At the parade, Mr Tan, who was a Brigadier-General in the Army before joining politics, shared his personal journey as an officer in the Singapore Armed Forces (SAF). He told the graduands that rank did not make one a leader, and that they had to earn the trust of their men, and inspire them.
He said: We command because we have been given that authority and the weight that comes with that. But we lead because others follow. They follow because they trust us. They trust because of who we are, the values we stand for. They trust us when we are able to put others before self.
The message resonated strongly with 2LT Webster Chia, who was an obese recruit and could not do a single pull up when he enlisted for NS. But he worked hard and obtained a Silver in his Individual Physical Proficiency Test (IPPT) during Basic Military Training (BMT). He continued to push himself and obtained a Gold in IPPT at OCS because he wanted to lead by example as a future officer.
I wanted to take charge of my own fitness, he recalled. Back in BMT, I would run with my sergeants and company mates four times a week, during our free evenings.
He also understands that leadership goes beyond proving one's fitness.
It is also about communication. I will have to work with NSF and NSman specialists who are older and more experienced than me. So I will get to know them well first and learn from them, said 2LT Chia who will serve in the Republic of Singapore Air Force (RSAF) as a Receive-Only Station Commander. Working with a specialist, he will collate and relay intelligence information transmitted from Unmanned Aerial Vehicles (UAVs).
For 2LT Sanjiven Sondarajan, being commissioned as an officer was a dream come true. He grew up watching war movies like Saving Private Ryan, and wanted to be the heroic soldiers in the films.
It has always been my dream, so why not make it a career, said the 21-year-old who has signed on as a Guards Officer.
One important lesson he learnt in OCS was overcoming his limiting beliefs. There were occasions when he was struggling to complete an intensive field exercise, and his instructor would spring a surprise by extending the exercise. But he and his platoon mates completed it.
I've learnt that whenever I am tired, it is actually not my limit yet. What I feel is my limit is actually not my limit, and I can do much more than I believe I can.
Sometimes, it takes some encouragement from the people around you to push on. Just ask 2LT Mohamed Arshaq whose journey in OCS was an emotional roller coaster. Just two months before commissioning, he lost his beloved grandfather. He was then taking part in an overseas exercise - the last phase of his OCS training - and wanted to quit.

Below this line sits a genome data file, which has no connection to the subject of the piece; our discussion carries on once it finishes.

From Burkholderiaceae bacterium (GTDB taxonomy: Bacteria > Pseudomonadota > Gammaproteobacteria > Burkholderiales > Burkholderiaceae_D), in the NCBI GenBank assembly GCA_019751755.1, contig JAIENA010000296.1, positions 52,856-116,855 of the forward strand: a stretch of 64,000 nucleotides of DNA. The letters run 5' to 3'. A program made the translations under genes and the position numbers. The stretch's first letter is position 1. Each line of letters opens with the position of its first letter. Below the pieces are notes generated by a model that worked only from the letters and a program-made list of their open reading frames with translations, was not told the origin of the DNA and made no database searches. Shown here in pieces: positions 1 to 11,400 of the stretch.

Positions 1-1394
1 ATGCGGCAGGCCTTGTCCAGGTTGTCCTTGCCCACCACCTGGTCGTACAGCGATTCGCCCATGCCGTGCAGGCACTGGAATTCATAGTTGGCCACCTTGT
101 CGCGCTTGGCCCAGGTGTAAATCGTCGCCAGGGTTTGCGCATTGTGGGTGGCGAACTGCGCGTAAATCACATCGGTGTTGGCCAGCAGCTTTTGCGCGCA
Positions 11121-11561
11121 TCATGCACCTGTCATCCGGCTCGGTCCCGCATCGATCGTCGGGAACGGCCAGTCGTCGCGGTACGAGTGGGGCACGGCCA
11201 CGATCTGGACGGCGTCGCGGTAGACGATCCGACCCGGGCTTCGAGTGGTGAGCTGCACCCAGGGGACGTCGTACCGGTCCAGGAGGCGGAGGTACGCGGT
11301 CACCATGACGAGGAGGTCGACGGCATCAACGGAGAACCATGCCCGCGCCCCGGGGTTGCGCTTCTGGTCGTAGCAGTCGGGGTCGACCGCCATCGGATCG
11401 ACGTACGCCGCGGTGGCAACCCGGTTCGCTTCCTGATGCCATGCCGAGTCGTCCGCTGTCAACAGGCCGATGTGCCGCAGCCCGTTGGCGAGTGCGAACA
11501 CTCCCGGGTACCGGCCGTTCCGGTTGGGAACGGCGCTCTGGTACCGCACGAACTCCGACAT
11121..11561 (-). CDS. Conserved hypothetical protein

It was an emotional decision rather than a logical one. But my instructors and platoon mates understood what I was going through. They were the ones who kept me going, he said.
The 22-year-old, who will be posted to OCS as an instructor, hopes to pay it forward. I hope to help my future trainees know why they need to serve, follow the principles and always make the right call.
The newly-commissioned officers will go on to assume command, instructional or staff appointments in the Singapore Armed Forces (SAF).
Present at the parade were Members of Parliament, senior SAF officers, Ministry of Defence officials, and families and friends of the graduands.
Soaring across the skies above France is the Alenia Aermacchi M-346 Master, the newest acquisition of the Republic of Singapore Air Force (RSAF).
The A-4SU Super Skyhawks have long been a staple of training for prospective RSAF fighter pilots at Cazaux Air Base in France. However, after 17 years of service, the Skyhawks are making way for the Alenia Aermacchi M-346 Master, an advanced trainer aircraft manufactured by Italian company, Alenia Aermacchi.
In 1993, initial development of the M-346 began, and a variant, named Yak/AEM-130, went into production in 1996. After many modifications and improvements, the Yak/AEM-130 evolved into the M-346, which was rolled out on 7 Jun 2003 and flew for the first time on 15 Jul 2004.
In July 2010, the RSAF placed an order for the M-346 to fulfil the role of advanced jet training. The RSAF acquired 12 M-346s and a ground-based training system, with delivery completed in February 2014.
Reducing the training gap
One of the main advantages that the M-346 boasts over the old Skyhawks is that it provides a training experience closer to that of operational frontline fighter jets such as the F-16s and F-15.
On the capabilities that the M-346 aircraft brings to the RSAF, Commanding Officer 150 Squadron (SQN), which flies the M-346, Lieutenant Colonel Kelvin Wan said: The M-346 helps to enhance pilot training by introducing advanced combat skills at an earlier stage of training. Skills such as radar employment, Beyond-Visual-Range missile engagements and precision weapons delivery are all possible now, with the M-346.
Major John Sng, one of the first four RSAF flying instructors to be trained on the M-346, also felt that training on the new platform would provide a smoother transition for trainees onto fighter platforms: Compared to the A-4SUs, the M-346 gives me a better field of vision, which is very critical in phases of flight, such as landings, and when I teach combat manoeuvres.
Ushering in the new jet